Meanwhile, Department of Health spending is now running at 6.539 billion for H1 2013, down on EUR 6.754 billion for H1 2011 – a whopping reduction of EUR215 million. Remember too that 2011-2012 increases in the cost of beds charged to the private insurers (ie to ordinary insurance patients) have more than offset the above reductions in spending. Net current (ex-capital) spending on health has shrunk by just 128 million euro over the last two years.  Register that, dear Village reader.

 

The Department of Health is a great example to consider when dealing with the failure of our reforms. It is the quintessential ‘frontline’ service, of the type we all are willing to pay for. Yet, it is also a symbolic dividing line between the poor (allegedly having no access to the services) and the rich (allegedly all those who hold health insurance and as ‘private’ patients clog public wards). Healthcare was also the epicentre of endless rounds of reforms over decades, including the decades of rapid economic growth. And it is one of the two largest departments, with a budget only slightly smaller than the 6.545 billion euro spent in H1 2013 by the Department of Social Protection.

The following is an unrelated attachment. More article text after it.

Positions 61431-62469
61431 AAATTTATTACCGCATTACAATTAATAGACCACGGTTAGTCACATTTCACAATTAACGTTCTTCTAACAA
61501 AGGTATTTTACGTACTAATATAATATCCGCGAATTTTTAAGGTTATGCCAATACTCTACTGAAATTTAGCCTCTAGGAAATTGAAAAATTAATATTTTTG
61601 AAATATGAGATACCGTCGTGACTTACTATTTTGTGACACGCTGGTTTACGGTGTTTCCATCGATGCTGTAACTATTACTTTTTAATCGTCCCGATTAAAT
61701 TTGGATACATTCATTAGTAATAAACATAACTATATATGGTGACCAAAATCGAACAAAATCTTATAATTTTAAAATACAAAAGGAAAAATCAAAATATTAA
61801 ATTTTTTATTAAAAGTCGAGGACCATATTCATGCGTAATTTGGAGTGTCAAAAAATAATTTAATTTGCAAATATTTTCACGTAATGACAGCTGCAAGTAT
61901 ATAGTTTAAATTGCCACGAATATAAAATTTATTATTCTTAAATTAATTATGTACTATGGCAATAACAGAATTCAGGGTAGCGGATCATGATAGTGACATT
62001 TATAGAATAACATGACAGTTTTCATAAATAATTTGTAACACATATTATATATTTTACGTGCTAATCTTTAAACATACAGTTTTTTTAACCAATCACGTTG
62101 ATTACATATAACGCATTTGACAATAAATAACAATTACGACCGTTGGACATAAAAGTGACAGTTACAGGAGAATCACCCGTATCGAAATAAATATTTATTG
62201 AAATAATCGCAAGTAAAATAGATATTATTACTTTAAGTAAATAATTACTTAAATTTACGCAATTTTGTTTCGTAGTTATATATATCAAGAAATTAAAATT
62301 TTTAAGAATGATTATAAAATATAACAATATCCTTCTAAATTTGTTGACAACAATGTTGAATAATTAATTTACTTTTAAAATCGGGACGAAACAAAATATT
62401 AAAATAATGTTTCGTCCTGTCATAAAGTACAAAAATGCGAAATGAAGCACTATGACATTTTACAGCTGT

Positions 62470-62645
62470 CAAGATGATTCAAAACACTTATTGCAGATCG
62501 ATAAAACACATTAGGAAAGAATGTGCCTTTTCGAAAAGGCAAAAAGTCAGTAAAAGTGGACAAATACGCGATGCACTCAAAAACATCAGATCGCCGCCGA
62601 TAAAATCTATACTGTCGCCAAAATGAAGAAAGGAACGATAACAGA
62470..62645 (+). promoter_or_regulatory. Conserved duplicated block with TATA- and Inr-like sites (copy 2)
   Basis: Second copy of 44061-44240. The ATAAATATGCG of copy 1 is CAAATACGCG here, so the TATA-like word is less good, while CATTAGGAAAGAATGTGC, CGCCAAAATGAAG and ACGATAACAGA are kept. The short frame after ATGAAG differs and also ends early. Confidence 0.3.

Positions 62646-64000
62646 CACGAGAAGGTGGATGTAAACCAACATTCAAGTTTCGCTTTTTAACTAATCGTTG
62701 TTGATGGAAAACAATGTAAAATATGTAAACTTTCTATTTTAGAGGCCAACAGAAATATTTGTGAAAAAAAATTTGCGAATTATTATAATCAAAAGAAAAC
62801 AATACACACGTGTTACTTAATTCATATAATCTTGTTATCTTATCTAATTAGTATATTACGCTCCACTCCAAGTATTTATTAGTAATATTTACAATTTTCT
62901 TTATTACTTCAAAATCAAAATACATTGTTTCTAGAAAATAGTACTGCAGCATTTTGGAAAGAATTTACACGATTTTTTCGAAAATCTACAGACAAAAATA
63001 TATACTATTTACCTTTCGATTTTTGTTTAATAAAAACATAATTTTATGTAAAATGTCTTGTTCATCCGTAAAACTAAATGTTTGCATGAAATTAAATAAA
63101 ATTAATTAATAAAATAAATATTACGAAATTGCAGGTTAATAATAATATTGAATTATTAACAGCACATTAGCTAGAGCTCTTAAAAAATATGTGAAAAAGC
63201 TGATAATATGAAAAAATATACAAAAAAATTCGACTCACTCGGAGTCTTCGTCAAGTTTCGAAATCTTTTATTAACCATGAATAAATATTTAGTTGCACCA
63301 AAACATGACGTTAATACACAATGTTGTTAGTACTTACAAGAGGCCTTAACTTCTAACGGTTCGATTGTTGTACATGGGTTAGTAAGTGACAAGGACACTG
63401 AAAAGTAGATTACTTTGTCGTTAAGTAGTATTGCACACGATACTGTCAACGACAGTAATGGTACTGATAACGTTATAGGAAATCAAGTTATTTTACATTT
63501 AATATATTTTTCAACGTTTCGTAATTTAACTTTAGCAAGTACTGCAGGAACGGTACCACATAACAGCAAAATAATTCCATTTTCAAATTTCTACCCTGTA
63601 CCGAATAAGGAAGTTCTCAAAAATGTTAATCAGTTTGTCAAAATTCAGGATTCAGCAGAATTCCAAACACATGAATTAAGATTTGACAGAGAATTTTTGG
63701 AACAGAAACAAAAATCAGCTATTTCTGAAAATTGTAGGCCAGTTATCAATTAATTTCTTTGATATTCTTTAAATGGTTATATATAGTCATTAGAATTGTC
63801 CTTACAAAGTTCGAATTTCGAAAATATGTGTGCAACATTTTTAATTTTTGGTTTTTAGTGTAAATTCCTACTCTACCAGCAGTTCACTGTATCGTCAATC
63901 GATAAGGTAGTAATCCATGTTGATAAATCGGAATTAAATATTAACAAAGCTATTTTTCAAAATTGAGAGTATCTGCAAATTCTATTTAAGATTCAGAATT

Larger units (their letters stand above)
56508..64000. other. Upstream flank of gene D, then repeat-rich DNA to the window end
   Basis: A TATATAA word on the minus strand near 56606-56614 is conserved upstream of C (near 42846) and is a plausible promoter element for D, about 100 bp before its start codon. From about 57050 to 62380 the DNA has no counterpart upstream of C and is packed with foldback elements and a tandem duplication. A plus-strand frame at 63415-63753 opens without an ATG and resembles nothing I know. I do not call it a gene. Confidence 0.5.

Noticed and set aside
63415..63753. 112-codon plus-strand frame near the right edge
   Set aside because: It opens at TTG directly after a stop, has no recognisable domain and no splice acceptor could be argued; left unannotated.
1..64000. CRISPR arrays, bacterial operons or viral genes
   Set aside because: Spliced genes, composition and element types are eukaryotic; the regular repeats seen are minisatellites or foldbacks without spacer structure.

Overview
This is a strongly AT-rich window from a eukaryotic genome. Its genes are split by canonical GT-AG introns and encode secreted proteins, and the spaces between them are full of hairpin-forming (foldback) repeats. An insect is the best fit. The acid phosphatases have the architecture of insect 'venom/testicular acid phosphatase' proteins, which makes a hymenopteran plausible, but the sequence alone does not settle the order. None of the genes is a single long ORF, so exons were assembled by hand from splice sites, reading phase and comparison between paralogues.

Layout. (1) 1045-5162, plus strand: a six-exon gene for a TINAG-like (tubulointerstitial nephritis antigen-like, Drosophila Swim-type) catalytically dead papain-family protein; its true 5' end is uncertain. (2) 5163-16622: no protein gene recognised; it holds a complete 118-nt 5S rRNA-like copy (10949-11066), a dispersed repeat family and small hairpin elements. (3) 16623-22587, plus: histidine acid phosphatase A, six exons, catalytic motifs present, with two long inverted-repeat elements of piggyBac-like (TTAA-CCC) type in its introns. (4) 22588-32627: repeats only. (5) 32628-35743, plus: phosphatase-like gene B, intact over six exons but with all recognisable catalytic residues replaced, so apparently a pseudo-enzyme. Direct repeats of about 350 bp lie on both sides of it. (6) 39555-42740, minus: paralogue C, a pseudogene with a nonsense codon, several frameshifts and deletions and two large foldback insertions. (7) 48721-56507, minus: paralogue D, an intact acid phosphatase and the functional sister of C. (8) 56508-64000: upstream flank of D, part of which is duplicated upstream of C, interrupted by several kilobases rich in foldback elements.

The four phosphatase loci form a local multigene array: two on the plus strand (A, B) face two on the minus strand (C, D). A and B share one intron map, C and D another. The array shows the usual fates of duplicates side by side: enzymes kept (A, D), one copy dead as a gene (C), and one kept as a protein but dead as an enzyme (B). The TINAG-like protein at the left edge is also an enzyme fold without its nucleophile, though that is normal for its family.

For all this spending, 35% of Irish households have to purchase private insurance to obtain any meaningful level of health services. For those who think insurance a luxury, the Irish Government is considering making health insurance obligatory.

 

Meanwhile, basic healthcare is shambolic. While emergencies get reasonably decent attention, Ireland ranks at or below the European average in treatment of most chronic diseases, before we control for differences in population demographics. Our primary care and access to specialist consultants is pathetic – apart from hospital emergency rooms  and intensive care units. Despite the fastest rise in healthcare expenditure per capita 1997-2007 in the entire EU27, according to the EU itself, Irish increases have made only “a modest contribution to [improved mortality], substantially less than one third of the total, and possibly only a few percentage points”.